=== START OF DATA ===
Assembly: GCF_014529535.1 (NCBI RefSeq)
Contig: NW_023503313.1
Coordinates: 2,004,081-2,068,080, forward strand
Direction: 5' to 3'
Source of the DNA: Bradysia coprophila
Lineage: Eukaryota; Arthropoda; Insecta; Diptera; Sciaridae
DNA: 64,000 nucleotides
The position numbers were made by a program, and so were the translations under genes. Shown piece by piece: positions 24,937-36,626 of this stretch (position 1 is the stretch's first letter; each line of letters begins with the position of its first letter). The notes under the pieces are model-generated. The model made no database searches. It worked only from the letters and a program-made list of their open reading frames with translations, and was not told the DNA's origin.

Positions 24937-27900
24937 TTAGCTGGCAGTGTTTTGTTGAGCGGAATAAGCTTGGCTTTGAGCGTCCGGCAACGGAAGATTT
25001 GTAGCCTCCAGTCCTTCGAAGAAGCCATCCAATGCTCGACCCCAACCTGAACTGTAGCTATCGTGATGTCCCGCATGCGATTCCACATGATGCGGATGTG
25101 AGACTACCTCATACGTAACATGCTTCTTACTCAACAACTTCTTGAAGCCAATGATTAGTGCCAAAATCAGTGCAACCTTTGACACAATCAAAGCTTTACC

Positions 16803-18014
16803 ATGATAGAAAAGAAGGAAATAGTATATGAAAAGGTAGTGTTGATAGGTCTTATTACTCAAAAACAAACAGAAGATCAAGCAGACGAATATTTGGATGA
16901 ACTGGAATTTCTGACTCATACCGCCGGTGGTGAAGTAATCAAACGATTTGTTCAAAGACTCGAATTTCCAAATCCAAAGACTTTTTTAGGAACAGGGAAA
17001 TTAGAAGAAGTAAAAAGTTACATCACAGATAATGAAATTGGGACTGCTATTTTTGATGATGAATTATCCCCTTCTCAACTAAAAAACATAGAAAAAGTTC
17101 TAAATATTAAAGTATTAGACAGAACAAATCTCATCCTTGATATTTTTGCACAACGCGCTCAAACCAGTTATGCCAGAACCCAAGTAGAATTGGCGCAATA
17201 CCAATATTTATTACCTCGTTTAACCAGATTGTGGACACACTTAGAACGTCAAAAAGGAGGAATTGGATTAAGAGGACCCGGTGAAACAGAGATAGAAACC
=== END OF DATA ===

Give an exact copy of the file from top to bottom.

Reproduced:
Assembly: GCF_014529535.1 (NCBI RefSeq)
Contig: NW_023503313.1
Coordinates: 2,004,081-2,068,080, forward strand
Direction: 5' to 3'
Source of the DNA: Bradysia coprophila
Lineage: Eukaryota; Arthropoda; Insecta; Diptera; Sciaridae
DNA: 64,000 nucleotides
The position numbers were made by a program, and so were the translations under genes. Shown piece by piece: positions 24,937-36,626 of this stretch (position 1 is the stretch's first letter; each line of letters begins with the position of its first letter). The notes under the pieces are model-generated. The model made no database searches. It worked only from the letters and a program-made list of their open reading frames with translations, and was not told the DNA's origin.

Positions 24937-27900
24937 TTAGCTGGCAGTGTTTTGTTGAGCGGAATAAGCTTGGCTTTGAGCGTCCGGCAACGGAAGATTT
25001 GTAGCCTCCAGTCCTTCGAAGAAGCCATCCAATGCTCGACCCCAACCTGAACTGTAGCTATCGTGATGTCCCGCATGCGATTCCACATGATGCGGATGTG
25101 AGACTACCTCATACGTAACATGCTTCTTACTCAACAACTTCTTGAAGCCAATGATTAGTGCCAAAATCAGTGCAACCTTTGACACAATCAAAGCTTTACC

Positions 16803-18014
16803 ATGATAGAAAAGAAGGAAATAGTATATGAAAAGGTAGTGTTGATAGGTCTTATTACTCAAAAACAAACAGAAGATCAAGCAGACGAATATTTGGATGA
16901 ACTGGAATTTCTGACTCATACCGCCGGTGGTGAAGTAATCAAACGATTTGTTCAAAGACTCGAATTTCCAAATCCAAAGACTTTTTTAGGAACAGGGAAA
17001 TTAGAAGAAGTAAAAAGTTACATCACAGATAATGAAATTGGGACTGCTATTTTTGATGATGAATTATCCCCTTCTCAACTAAAAAACATAGAAAAAGTTC
17101 TAAATATTAAAGTATTAGACAGAACAAATCTCATCCTTGATATTTTTGCACAACGCGCTCAAACCAGTTATGCCAGAACCCAAGTAGAATTGGCGCAATA
17201 CCAATATTTATTACCTCGTTTAACCAGATTGTGGACACACTTAGAACGTCAAAAAGGAGGAATTGGATTAAGAGGACCCGGTGAAACAGAGATAGAAACC